What is an arrhythmia?
An arrhythmia is a problem with the rate or rhythm of the heartbeat. This can cause the heart to beat too fast (tachycardia), too slow (bradycardia), or irregularly. During an arrhythmia, the heart may not be able to pump enough blood to the body, which can, in turn, cause damage to the brain, heart and other organs. One of the most common types of serious arrhythmias is atrial fibrillation, or AFib. In AFib, the upper chambers (atria) of the heart beat irregularly and can’t pump enough blood into the lower chambers (ventricles). If the ventricles don’t fill with enough blood or can’t pump enough blood out to the body, heart failure can result. In addition, clots can form when blood pools in the atria. If clots break off and travel to the brain, a stroke can occur.
What are the signs and symptoms?
There are often no signs of arrhythmias, but when they are present, some common symptoms include heart palpitations, a slow or rapid heartbeat, an irregular heartbeat, dizziness and weakness, faintness, shortness of breath, sweating, chest pain and anxiety.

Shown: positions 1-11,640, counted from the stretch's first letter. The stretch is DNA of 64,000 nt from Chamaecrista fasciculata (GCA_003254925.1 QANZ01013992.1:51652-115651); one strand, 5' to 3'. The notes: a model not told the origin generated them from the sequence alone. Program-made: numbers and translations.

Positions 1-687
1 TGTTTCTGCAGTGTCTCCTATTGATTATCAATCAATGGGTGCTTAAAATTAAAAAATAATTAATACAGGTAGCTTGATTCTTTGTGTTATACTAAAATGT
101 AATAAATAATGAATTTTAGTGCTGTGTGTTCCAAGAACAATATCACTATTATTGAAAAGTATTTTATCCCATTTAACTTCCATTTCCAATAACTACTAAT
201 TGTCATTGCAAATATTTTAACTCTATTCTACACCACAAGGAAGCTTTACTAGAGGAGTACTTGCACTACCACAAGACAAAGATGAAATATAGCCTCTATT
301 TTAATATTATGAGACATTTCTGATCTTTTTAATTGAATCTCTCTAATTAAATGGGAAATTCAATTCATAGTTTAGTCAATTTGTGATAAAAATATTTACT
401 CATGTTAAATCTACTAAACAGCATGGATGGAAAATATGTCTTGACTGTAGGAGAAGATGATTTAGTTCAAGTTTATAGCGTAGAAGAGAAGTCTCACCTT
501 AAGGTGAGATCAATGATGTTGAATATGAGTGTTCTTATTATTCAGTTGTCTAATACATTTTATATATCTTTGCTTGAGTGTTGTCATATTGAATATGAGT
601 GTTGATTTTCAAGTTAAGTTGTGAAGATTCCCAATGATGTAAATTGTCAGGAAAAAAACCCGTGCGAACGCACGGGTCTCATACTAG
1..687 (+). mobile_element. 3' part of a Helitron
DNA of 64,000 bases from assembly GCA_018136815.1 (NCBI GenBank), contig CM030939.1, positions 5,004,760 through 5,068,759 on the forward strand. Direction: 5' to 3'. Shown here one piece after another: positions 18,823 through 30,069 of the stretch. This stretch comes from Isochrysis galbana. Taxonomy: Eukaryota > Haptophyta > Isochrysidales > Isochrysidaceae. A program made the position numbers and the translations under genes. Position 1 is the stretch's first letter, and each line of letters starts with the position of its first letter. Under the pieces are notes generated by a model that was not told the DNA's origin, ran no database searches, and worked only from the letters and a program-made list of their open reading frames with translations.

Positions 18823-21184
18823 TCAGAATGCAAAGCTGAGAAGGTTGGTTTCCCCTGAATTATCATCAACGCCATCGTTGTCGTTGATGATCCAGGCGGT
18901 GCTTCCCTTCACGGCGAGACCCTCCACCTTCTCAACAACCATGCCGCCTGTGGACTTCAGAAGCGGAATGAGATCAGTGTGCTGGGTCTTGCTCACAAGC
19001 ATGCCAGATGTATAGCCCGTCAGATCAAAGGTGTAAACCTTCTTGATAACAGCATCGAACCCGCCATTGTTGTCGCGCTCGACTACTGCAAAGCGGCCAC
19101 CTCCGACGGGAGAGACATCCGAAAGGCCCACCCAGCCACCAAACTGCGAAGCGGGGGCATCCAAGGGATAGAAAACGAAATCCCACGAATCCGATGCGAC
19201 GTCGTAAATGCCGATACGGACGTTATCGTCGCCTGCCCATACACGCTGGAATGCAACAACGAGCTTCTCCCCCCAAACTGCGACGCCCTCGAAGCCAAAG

Methods of treatment
Most arrhythmias are harmless, and even serious arrhythmias can often be successfully treated. Medications to restore a safe heart rhythm or to thin the blood may be prescribed; medical procedures such as cardioversion, defibrillation or others may be performed; and devices such as pacemakers or ICDs may be implanted. In addition, maintaining a heart-healthy lifestyle can help you to live longer and better with an arrhythmia. Researchers at the Minneapolis Heart Institute Foundation continue to study arrhythmia patients and treatments to determine new and better ways of helping people with heart rhythm disorders.